Figure 2. Mean Commercial poppy yield (seed and straw) under each solarising treatment of 20 (S2), 30 (S3), and 49 (S4) days compared with three secondary cultivation intervals of 20 (C2), 30 (C3), and 49 (C4) days and a conventionally prepared control (C0). A hand weeded (HW) treatment is also included. The vertical line indicate l.s.d at P = 0.05. Lines indicate l.s.d at P = 0.05 for seed (left bar) and straw (right bar).


Biomass and secondary cultivation treatments both significantly reduced the biomass of P. dubium but this failed to translate into significant seed/straw yield gains in the commercial poppy yields. It is important to consider the solarising process in the context of climate conditions experienced at the trial site. Solarisation is referred to widely in the literature as being capable of controlling plant diseases and weed pests (2). Much work has been done in countries such as the USA and Israel (3) as to the potential of polyethylene mulches to control plant pests including weeds. However in these places, soil temperatures under the plastic mulch have been high enough to denature proteins and physically destroy weed seeds. Surface soil temperatures achieved in this study only reached a maximum of 250C with the solarisation process responsible for an increase in temperature of up to 60C. Although these temperatures are not high enough to destroy weed seeds, it is argued that combined with sufficient moisture, they break dormancy and accelerate germination and emergence of weed seeds. Germinated seedlings were spindly and chlorotic; they either died while under the solarising film or once the film was removed. This latter effect was possibly caused by rapid dehydration (Plate 1).

Secondary cultivations had little effect on P. dubium biomass at 20 days but significant decrease at 30 days. Waiting a further 19 days was no more effective than the 30 day treatment. This may indicate fewer P. dubium plants germinated in the later sowing periods. Bishop and Pemberton (1) indicated P. dubium has a single large germination flush rather than a staggered germination throughout the season; it is likely this flush occurred before the 30 day period had elapsed.

Plate 1. Exposed P. dubium seedlings emerged under the solarising film. These seedlings withered and died within a few hours of exposure.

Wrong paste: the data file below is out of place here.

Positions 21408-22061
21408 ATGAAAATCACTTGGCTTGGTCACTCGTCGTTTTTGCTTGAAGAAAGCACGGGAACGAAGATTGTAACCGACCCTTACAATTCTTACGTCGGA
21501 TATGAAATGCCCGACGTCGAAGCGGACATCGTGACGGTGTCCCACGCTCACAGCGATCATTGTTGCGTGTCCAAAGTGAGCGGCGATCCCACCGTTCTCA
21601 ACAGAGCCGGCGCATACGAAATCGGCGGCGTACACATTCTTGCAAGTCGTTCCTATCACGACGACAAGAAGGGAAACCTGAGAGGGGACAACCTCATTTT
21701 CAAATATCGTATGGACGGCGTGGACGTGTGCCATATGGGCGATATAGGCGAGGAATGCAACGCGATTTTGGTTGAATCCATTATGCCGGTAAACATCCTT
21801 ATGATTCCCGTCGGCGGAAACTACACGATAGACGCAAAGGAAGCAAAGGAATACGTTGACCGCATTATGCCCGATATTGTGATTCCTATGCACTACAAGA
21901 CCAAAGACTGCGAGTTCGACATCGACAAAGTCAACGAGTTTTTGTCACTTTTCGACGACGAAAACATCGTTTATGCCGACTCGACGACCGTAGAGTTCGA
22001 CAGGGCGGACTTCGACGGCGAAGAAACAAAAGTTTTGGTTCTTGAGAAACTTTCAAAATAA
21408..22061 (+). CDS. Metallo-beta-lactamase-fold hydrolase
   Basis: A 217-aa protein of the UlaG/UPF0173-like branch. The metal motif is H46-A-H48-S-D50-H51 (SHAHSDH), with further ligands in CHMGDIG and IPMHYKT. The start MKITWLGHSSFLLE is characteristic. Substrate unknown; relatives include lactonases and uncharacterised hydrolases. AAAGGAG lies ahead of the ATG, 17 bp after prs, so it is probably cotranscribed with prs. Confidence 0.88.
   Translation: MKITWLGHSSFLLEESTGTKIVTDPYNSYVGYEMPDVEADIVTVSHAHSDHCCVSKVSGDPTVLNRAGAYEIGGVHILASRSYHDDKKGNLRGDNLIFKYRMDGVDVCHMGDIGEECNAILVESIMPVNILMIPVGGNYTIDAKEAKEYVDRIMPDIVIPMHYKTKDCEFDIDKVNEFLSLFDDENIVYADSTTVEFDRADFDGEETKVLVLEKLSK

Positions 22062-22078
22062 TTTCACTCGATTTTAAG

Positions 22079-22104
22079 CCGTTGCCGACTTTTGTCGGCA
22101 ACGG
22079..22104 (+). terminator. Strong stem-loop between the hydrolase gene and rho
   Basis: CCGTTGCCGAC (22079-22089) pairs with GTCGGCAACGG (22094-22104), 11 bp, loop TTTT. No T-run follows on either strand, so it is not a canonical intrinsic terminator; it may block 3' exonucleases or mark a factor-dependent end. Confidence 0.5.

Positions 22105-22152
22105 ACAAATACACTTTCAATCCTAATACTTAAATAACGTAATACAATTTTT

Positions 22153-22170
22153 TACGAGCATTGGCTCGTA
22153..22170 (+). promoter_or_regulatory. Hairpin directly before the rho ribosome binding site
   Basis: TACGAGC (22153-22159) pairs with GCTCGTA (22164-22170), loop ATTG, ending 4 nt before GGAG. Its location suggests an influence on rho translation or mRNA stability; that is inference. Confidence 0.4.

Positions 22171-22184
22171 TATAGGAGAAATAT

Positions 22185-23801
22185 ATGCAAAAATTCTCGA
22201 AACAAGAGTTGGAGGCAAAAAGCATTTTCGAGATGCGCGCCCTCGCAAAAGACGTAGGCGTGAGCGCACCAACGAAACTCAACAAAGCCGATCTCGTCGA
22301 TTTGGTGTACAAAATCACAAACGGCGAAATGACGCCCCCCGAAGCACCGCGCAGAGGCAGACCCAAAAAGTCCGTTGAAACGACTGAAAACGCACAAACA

Solarisation and secondary cultivation treatments in Tasmania have the potential to significantly reduce the biomass of P. dubium in commercial poppy crops although this may not translate into seed/straw yield gains. However by reducing P. dubium populations using these treatments, yield benefits may accrue to future poppy crops. Temperature measurements indicate the solarisation effect is unlikely to be due to the denaturing of the poppy seed but rather the premature breaking of P. dubium dormancy and forced germination under the solarising film. This results in the death of the P. dubium seedlings. Consideration needs to be given to the additional costs associated with solarisation treatments and additional cultivations given that there is no immediate yield benefit. Further investigation of impact on other weeds is recommended as well as comparative economic analyses.


I would like to thank the following organisations for their financial support of this work: Horticultural Research and Development Corporation, Tasmanian Alkaloids Pty Ltd, GlaxoWellcome (Australia) Ltd, and the Department of Primary Industries, Water and Environment. Technical support provided by Brett Pemberton, Joanne Stagg, Craig Palmer, and Lars Dittmann is appreciated. Special thanks to Bill Cotching (DPIWE), Mark Boersma (DPIWE), and Tony Fist (Tasmanian Alkaloids Pty Ltd) for assistance in reviewing this paper.


1. Bishop, A.C. and Pemberton B.M. 1996. Germination and emergence characteristics of wild poppy species as weeds of oil poppy (Papaver somniferum) crops in Tasmania, Australia. Proceedings 2nd International Weed Control Congress, Copenhagen, Denmark. P 73.

2. Hartz, T.K., DeJay J.E., and Elmore C.L. 1993. Solarization is an effective soil disinfestation technique for strawberry production. HortScience 28 (2), 104-106.

3. Horowitz, M., Regev, Y., and Herzlinger G. 1983. Solarization for weed control. Weed Science 31, 170-179.